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View Full Version : SG1 - Tony Amendola: Review of the "Forbidden Warrior"



morjana
November 10th, 2005, 08:00 AM
From Kung Fu Cinema:

http://www.kungfucinema.com/reviews/forbiddenwarrior_110905.htm

(There's one photo of Tony Amendola at the site. Please follow the link for the complete review. This movie was just released on DVD in the US.)

:: REVIEWS ::.

Forbidden Warrior (2004)

Rated: One star

Forbidden Warrior is the kind of movie I wish I could recommend or support. It's a low budget American production with big aims as a character-driven fantasy that stars mostly unknown Asian-American actors, with varying degrees of potential. It also has a few notable talents in supporting roles including the great James Hong and action director Ron Yuan. It's truly an ambitious attempt at mixing limited CGI magic, Chinese myth, drama, and competent martial arts action that's quite literally amplified by a thunderous John Williams-esque score. And yet, it's a complete failure.

Any good movie, regardless of its budget, starts with a good script and that's where the trouble begins for Forbidden Warrior. For Star Wars, George Lucas had an enormous amount of back story and thought on Western mythology and storytelling and Eastern cinema that provided fertile soil for his myth-telling creation. But in Forbidden Warriors, Glen Hartford and Rod Hewitt take a reference to an obscure Chinese legend concerning a book of magic and practically go nowhere with it. The whole movie is a stiff build up to nothing, where underdeveloped and occasionally ludicrous characters engage in more pointless chatter than in any sort of meaningful action or interaction.

**snippity doo-dah**


:: DVD REVIEWS ::.


Distributor: MTI Home Video
Format: Region 1 DVD, NTSC
Length: 91 min
Aspect Ratio: Widescreen (2.35:1)
Audio Tracks: English
Subtitles: Spanish

Notes: Video and audio quality is fairly good. The picture seems to darken on the sides a bit and the resolution isn't great. The soundtrack is cranked a little too high compared with dialogue and sound effects though.

Extras: There is an audio commentary with producer Daniel Toll, director Jimmy Nickerson and someone else I couldn't identify, possibly Glen Hardford. Unfortunately, if you're like me and find this film and its creators to be out of touch with the reality of what makes a movie enjoyable then you'll not likely find anything of interest here. A Making Of feraturette (24 min) includes behind-the-scenes footage and interviews with cast and crew. There is some time spent on exploring the action and and stunt work. The most interesting portion deals with composer Mike Verta and the making of the orchestral soundtrack. There are also trailers for other indie martial arts movies X-Treme Fighter and The Vault.

Picture: 4 1/2 stars
Sound: 4 stars
Extras: 2 stars

Available at Amazon.com


|*|(*)|*|(*)|*|

Morjana

SGVern
November 10th, 2005, 01:24 PM
From Kung Fu Cinema:

http://www.kungfucinema.com/reviews/forbiddenwarrior_110905.htm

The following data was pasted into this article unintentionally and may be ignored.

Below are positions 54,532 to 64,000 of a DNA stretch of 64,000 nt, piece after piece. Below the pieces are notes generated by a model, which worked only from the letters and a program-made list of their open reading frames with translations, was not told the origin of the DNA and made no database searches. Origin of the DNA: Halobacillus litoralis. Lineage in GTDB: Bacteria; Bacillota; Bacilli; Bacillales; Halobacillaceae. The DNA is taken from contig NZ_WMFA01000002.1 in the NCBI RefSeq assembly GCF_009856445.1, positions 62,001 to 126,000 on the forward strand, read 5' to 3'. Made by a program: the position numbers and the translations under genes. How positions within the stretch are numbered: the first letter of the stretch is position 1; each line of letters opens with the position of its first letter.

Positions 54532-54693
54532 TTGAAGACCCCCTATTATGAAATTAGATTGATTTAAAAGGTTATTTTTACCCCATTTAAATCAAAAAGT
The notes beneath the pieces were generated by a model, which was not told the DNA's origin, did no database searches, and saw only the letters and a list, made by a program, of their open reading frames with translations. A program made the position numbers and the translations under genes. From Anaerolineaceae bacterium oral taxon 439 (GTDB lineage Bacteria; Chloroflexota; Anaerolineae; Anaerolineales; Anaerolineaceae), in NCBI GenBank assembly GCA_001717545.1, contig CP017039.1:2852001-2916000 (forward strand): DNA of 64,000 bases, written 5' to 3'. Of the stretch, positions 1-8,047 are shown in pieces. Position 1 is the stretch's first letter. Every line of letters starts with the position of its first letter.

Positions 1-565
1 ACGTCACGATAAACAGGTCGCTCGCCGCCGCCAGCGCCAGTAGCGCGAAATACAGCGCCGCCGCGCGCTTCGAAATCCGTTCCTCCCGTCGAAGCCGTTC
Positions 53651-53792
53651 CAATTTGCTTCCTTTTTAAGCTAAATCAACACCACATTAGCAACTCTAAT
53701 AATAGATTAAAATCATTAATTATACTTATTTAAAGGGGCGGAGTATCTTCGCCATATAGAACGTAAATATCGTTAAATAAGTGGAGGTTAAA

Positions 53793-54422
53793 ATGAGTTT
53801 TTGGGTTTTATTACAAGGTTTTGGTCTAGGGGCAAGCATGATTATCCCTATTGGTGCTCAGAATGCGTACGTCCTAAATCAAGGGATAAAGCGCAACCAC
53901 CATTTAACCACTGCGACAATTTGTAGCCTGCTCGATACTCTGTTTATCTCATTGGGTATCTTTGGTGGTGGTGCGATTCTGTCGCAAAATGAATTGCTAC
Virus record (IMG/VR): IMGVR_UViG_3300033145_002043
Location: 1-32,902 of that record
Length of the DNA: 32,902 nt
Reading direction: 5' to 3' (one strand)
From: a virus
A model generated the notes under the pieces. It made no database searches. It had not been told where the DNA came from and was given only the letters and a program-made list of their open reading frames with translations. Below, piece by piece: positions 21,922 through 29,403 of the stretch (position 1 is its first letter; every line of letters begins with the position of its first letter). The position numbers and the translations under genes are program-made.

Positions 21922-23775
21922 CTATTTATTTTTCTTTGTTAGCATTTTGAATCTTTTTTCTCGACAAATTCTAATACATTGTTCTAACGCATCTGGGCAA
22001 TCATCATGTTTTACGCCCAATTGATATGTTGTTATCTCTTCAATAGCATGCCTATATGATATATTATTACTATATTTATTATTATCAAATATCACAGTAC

(There's one photo of Tony Amendola at the site. Please follow the link for the complete review. This movie was just released on DVD in the US.)

:: REVIEWS ::.

Forbidden Warrior (2004)

Rated: One star

Forbidden Warrior is the kind of movie I wish I could recommend or support. It's a low budget American production with big aims as a character-driven fantasy that stars mostly unknown Asian-American actors, with varying degrees of potential. It also has a few notable talents in supporting roles including the great James Hong and action director Ron Yuan. It's truly an ambitious attempt at mixing limited CGI magic, Chinese myth, drama, and competent martial arts action that's quite literally amplified by a thunderous John Williams-esque score. And yet, it's a complete failure.

Any good movie, regardless of its budget, starts with a good script and that's where the trouble begins for Forbidden Warrior. For Star Wars, George Lucas had an enormous amount of back story and thought on Western mythology and storytelling and Eastern cinema that provided fertile soil for his myth-telling creation. But in Forbidden Warriors, Glen Hartford and Rod Hewitt take a reference to an obscure Chinese legend concerning a book of magic and practically go nowhere with it. The whole movie is a stiff build up to nothing, where underdeveloped and occasionally ludicrous characters engage in more pointless chatter than in any sort of meaningful action or interaction.

**snippity doo-dah**


:: DVD REVIEWS ::.


Distributor: MTI Home Video
Format: Region 1 DVD, NTSC
Length: 91 min
Aspect Ratio: Widescreen (2.35:1)
Audio Tracks: English
Subtitles: Spanish

Notes: Video and audio quality is fairly good. The picture seems to darken on the sides a bit and the resolution isn't great. The soundtrack is cranked a little too high compared with dialogue and sound effects though.

Extras: There is an audio commentary with producer Daniel Toll, director Jimmy Nickerson and someone else I couldn't identify, possibly Glen Hardford. Unfortunately, if you're like me and find this film and its creators to be out of touch with the reality of what makes a movie enjoyable then you'll not likely find anything of interest here. A Making Of feraturette (24 min) includes behind-the-scenes footage and interviews with cast and crew. There is some time spent on exploring the action and and stunt work. The most interesting portion deals with composer Mike Verta and the making of the orchestral soundtrack. There are also trailers for other indie martial arts movies X-Treme Fighter and The Vault.

Picture: 4 1/2 stars
Sound: 4 stars
Extras: 2 stars

Available at Amazon.com


|*|(*)|*|(*)|*|

Morjana
You forgot to mention that Shaunac is in the movie (although in a minor part)